2

Using https://regex101.com/ I built a regular expression to return the first occurrence of an IP address in a string.

RegExp:

(?:\d{1,3}\.)+(?:\d{1,3})

RegExp including delimiters:

/(?:\d{1,3}\.)+(?:\d{1,3})/

With the following test string:

eu-west                       140.243.64.99 

It returns a full match of:

140.243.64.99

No matter what I try with anchors etc, the following bash script will not work with the regular expression generated.

temp="eu-west                       140.243.64.99            "
regexp="(?:\d{1,3}\.)+(?:\d{1,3})"
if [[ $temp =~ $regexp ]]; then
  echo "found a match"
else
  echo "No IP address returned"
fi
  • 3
    That looks like a Perl regular expression to me. Bash does not support that. – Kusalananda Feb 2 '18 at 15:23
  • The =~ operator is discussed here in the manual where it's written bash uses "extended regular expressions". Extended regexes are described in the regex(7) man page and briefly summarized here. – glenn jackman Feb 2 '18 at 15:57
6

\d is a nonstandard way for saying "any digit". I think it comes from Perl, and a lot of other languages and utilities support Perl-compatible REs (PCRE), too. (and e.g. GNU grep 2.27 in Debian stretch supports the similar \w for word characters even in normal mode.)

Bash doesn't support \d, though, so you need to explicitly use [0-9] or [[:digit:]]. Same for the non-capturing group (?:..), use just (..) instead.

This should print match:

temp="eu-west                       140.243.64.99            "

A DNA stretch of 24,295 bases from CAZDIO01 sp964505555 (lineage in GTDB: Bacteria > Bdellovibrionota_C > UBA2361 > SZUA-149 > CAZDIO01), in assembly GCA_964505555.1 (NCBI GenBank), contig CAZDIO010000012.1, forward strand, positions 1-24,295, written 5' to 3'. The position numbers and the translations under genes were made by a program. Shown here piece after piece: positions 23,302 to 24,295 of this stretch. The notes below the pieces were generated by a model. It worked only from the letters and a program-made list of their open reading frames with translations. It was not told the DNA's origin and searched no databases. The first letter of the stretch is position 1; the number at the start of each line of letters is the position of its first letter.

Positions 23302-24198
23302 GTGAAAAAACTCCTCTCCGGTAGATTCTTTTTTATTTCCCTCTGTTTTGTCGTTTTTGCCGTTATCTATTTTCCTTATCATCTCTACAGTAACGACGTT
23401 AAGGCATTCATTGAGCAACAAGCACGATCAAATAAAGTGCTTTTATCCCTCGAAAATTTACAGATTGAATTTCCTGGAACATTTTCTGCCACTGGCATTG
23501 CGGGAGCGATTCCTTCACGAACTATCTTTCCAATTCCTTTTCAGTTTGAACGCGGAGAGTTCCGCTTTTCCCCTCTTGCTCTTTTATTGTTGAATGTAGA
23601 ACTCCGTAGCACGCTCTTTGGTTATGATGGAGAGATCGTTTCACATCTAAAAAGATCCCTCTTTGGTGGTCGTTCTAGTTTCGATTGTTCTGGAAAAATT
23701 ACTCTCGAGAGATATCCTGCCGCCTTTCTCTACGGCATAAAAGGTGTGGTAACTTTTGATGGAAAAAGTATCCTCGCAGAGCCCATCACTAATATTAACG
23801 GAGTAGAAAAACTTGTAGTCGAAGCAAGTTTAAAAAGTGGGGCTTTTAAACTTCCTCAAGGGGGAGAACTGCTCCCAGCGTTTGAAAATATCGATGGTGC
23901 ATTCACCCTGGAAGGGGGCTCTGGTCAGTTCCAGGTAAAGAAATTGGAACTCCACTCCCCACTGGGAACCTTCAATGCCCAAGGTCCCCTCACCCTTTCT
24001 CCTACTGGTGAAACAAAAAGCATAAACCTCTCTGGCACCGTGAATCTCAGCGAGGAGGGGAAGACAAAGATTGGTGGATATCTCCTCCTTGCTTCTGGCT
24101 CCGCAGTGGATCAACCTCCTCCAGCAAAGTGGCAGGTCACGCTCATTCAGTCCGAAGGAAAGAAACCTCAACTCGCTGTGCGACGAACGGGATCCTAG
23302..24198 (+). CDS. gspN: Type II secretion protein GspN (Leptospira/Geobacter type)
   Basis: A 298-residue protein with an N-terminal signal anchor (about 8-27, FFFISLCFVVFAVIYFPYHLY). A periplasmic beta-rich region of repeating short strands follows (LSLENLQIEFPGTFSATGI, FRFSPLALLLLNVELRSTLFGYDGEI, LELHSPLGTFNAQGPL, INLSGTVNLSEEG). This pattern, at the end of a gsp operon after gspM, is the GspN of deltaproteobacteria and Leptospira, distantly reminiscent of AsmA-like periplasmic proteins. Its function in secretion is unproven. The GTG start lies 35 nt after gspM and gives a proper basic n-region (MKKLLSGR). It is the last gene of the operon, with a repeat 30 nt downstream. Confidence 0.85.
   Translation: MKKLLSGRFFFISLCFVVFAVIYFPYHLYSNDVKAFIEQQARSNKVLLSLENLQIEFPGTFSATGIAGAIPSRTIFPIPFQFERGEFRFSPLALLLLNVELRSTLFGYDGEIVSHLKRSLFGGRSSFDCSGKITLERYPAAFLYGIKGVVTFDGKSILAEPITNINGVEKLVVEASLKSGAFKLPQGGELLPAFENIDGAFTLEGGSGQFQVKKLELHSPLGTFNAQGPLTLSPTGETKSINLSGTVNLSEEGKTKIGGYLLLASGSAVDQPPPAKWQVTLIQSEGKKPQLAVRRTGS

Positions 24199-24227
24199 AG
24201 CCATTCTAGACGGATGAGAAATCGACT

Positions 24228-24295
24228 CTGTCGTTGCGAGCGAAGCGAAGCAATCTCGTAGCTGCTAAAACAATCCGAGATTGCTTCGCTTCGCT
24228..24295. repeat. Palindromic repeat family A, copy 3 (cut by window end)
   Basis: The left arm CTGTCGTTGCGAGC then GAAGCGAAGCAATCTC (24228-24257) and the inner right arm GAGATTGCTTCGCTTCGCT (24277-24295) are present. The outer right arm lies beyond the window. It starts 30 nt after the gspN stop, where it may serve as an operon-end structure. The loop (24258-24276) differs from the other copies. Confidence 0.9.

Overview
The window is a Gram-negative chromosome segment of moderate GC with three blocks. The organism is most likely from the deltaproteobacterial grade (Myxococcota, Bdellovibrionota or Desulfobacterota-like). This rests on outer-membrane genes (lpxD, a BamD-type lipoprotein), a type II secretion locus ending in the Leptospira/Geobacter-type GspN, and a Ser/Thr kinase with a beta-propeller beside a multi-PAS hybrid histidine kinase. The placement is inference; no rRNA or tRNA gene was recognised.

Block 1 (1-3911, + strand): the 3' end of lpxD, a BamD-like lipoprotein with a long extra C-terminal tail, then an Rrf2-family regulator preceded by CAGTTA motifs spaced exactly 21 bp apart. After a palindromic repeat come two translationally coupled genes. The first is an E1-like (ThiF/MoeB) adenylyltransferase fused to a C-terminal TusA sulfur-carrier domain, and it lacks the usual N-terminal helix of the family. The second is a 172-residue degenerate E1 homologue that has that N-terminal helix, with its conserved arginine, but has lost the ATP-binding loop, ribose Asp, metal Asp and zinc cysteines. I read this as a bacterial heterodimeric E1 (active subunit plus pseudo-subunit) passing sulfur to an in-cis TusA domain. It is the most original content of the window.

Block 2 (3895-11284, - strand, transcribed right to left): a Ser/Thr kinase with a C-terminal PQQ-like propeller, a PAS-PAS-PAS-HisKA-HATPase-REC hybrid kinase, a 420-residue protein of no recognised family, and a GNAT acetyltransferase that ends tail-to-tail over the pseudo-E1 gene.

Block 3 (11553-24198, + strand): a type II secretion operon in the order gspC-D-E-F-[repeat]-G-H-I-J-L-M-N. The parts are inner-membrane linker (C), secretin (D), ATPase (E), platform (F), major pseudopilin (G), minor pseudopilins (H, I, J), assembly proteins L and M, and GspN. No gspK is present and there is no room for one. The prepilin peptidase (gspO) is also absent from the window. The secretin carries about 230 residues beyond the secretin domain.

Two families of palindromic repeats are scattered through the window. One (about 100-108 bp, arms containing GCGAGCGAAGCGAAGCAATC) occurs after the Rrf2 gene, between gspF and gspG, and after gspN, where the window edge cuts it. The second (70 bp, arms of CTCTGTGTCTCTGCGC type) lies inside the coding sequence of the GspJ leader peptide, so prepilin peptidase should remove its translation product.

regexp="([0-9]{1,3}\.)+([0-9]{1,3})"
[[ $temp =~ $regexp ]] && echo match
  • 1
    Does your GNU grep support \d without -P? – Stéphane Chazelas Feb 2 '18 at 16:00
  • @StéphaneChazelas, whoops, of course not. It does support \w and \b, which I've learned from Perl, so I got that confused. – ilkkachu Feb 2 '18 at 17:15
4

(:...) and \d are perl or PCRE regular expression operators (like in GNU grep -P).

bash only supports extended regular expressions as in grep -E except that for regexps passed literally as in [[ text =~ regexp-here ]] as opposed to as the result of an unquoted expansion (as in [[ text =~ $var ]] or [[ test =~ $(printf '%s\n' 'regexp-here') ]]), it's limited to the POSIX extended regular expression feature set.

So even on systems where the grep -E '\d' would work (GNU EREs have already imported some extensions from perl regexps like \s so future versions might have \d as well), you'd have to use:

regexp='\d'
[[ $text =~ $regexp ]]

in bash for it to work ([[ $text =~ \d ]] wouldn't).

For a shell that supports PCREs, you may want to use zsh instead:

set -o rematchpcre
[[ $text =~ '(?:\d{1,3}\.)+(?:\d{1,3})' ]]

ksh93 also supports its own implementation of perl-like regular expressions (not fully compatible) as part of its pattern matching. There, you'd use:

regexp='~(P)(?:\d{1,3}\.)+(?:\d{1,3})'
[[ $text = $regexp ]]

(note the = instead of =~. You'll want to use temporary variables as the it is very buggy when you don't)

1

The site regex101.com use PCRE (look at the upper left corner) as the default, and it lacks support for "Extended" regex syntax. That is "Perl Compatible Regular Expresions", which come (as is reasonable to expect) from Perl.

PCRE is supported by some tools (like grep -P) under some conditions, but the bash regex support inside the [[…]] idiom is only for extended regex (like grep -E).

In Extended regex, the non-capture (?…) parenthesis does not exist, and the \d is also missing. You need to use simple (…) and [0-9]:

regexp="([0-9]{1,3}\.)+([0-9]{1,3})"

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